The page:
Happy Easter. Happy Freya’s day?
It’s one of those curious paradoxes that Easter, like Hell, was originally a pagan word. Setting Hell aside for a time (hopefully a long time J ), I’ve been thinking about the origin of Easter lately, and probably because I’m choc-full of Easter eggs this morning I’ve decided to write them down.
The English historian Bede, writing in the seventh century, recorded what little we know about the pre-christian English calendar in his work “The Reckoning of Time”. He also explained how we came to use a pagan term for a Christain celebration. Translated, chapter 15 of his work outlines how the fourth month of the Anglo Saxon year was called Eosturmonaþ-Easter Month- "after a goddess of theirs [the Pagan English] named Eostre". He goes on to say that the reason the name persisted into Christian times was that feasts or celebrations were held in honour of this goddess in that month, and that the English kept the name for traditional reasons: "calling the joys of the new rite by the time-honoured name of the old observance".So who was Eostre? There is a fair amount of speculation about it, but most works tend to say that her origins are "obscure", mainly because there does not seem to be any other references to a specific female goddess of that name, nor an equivalent in the Old Norse pantheon. However, a little bit of conjecture can lead us to a reasonable (well to me anyway) conclusion. As we are in the territory of historical irony, the ancient northerners (anglo Saxons, norse etc.) seemed to think their gods came from the East. It must cause some degree of discomfort to modern day white supremacists that the Vikings they think of as their ancestors referred to their Gods as "Aesir"- quite literally "Asians". It’s also cognate with Easterners or "From the East" which again is usually referred to as for reasons now obscure. I have a theory about this too: It’s relevant to stars in the night sky, but that’s for another post sometime. Or maybe the great Viking novel I’ll hopefully someday get round to writing.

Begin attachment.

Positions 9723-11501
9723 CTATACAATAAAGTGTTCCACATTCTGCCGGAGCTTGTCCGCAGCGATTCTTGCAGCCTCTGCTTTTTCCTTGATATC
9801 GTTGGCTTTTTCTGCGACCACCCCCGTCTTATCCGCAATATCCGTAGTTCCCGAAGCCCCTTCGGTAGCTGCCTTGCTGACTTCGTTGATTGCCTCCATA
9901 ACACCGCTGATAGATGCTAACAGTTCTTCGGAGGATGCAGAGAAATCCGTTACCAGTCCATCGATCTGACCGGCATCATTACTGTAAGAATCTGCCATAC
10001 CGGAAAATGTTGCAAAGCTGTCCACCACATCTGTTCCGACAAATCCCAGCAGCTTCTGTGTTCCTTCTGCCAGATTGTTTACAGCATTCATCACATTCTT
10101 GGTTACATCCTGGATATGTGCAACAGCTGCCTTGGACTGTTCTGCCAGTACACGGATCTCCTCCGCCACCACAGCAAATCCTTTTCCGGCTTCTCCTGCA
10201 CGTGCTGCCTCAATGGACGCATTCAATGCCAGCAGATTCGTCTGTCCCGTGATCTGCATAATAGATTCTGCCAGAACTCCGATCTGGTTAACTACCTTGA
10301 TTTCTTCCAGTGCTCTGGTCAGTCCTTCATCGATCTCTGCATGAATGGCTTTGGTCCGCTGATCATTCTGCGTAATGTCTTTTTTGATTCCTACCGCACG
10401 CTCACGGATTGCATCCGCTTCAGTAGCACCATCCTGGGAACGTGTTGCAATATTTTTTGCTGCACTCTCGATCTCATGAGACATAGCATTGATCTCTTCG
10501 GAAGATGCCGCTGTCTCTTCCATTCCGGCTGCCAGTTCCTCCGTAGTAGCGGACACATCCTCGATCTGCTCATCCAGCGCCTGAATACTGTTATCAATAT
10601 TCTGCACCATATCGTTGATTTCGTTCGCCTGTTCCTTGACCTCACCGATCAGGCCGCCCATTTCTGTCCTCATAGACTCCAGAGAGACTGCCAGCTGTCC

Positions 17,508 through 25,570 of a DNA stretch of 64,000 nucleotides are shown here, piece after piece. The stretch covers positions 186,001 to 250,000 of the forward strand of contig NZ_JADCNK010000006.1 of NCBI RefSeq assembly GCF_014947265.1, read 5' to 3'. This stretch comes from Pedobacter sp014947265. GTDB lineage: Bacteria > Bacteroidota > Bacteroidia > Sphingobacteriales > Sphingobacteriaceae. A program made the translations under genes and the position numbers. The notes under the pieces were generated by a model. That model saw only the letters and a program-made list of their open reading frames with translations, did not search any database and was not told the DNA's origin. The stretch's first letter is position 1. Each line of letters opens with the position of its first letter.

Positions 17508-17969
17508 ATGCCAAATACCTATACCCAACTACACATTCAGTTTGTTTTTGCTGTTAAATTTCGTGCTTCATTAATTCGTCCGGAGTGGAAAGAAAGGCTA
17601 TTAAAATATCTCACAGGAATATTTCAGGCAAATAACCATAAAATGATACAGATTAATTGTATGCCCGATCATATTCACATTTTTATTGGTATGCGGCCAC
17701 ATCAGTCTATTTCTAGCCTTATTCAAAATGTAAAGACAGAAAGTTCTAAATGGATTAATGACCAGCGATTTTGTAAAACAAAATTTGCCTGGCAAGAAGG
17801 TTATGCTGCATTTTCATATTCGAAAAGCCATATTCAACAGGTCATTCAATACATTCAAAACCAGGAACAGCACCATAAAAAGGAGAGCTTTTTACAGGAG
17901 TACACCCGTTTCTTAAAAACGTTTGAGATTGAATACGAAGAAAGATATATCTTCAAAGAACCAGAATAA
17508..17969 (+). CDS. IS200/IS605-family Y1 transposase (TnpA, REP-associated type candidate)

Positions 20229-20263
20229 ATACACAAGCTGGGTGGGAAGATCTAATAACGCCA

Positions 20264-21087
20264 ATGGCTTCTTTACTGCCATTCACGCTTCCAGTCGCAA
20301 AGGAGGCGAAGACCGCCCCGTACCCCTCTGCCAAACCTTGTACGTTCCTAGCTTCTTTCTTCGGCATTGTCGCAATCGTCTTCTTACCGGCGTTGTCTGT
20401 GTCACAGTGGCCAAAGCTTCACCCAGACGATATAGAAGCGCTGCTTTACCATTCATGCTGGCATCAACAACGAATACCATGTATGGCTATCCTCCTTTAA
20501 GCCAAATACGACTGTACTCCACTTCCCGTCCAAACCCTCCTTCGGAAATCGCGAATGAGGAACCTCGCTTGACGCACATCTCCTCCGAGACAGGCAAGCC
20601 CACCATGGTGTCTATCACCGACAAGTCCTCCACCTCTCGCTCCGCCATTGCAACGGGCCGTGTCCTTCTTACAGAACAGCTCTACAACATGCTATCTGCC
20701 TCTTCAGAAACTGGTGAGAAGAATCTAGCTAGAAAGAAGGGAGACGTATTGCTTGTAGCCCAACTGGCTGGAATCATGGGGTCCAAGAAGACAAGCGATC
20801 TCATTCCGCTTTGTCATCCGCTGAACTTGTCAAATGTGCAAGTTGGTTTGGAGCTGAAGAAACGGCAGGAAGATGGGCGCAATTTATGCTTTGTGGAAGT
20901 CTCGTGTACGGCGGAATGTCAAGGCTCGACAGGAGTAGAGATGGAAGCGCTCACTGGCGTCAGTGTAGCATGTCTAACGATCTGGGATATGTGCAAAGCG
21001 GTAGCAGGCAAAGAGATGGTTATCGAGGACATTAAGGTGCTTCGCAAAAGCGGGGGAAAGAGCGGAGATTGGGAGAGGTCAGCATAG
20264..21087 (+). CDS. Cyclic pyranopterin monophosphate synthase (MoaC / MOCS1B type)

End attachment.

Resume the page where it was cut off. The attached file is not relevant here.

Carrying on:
This concept seems to go right back into the mists of time to the roots of the Germanic pagan religion (or maybe further) as the pagan Anglo-Saxons who became the English used the term "Os" for their deities, which also denotes the East. Eostre (with the root of our modern word "East" fossilized in it) is a female variation of the same concept, so to me the likely conclusion is that "Eostre" was not the actual name of the goddess, but a term referring to one of the female pagan gods we already know about. There were a few female pagan Germanic monsters (like Hell), but not that many goddesses, and really it comes down to just 2 main ones: Frigg (after whom the day Friday is named) and Freya. There is lots of further speculation that these two were probably originally the same persona, only split apart in the later dark ages, so in the time period we are talking about for the pagan anglo-saxons (4th or 5th century) the chances are that they were one.
So the most obvious conclusion is that if Frig/Freya was important enough to name a day of the week after, then she was probably also loved enough to have a spring festival called after her. So happy Easter, and happy Eostre.
Given Frigg/Freya’s associations with fertility, it makes me look at those eggs again too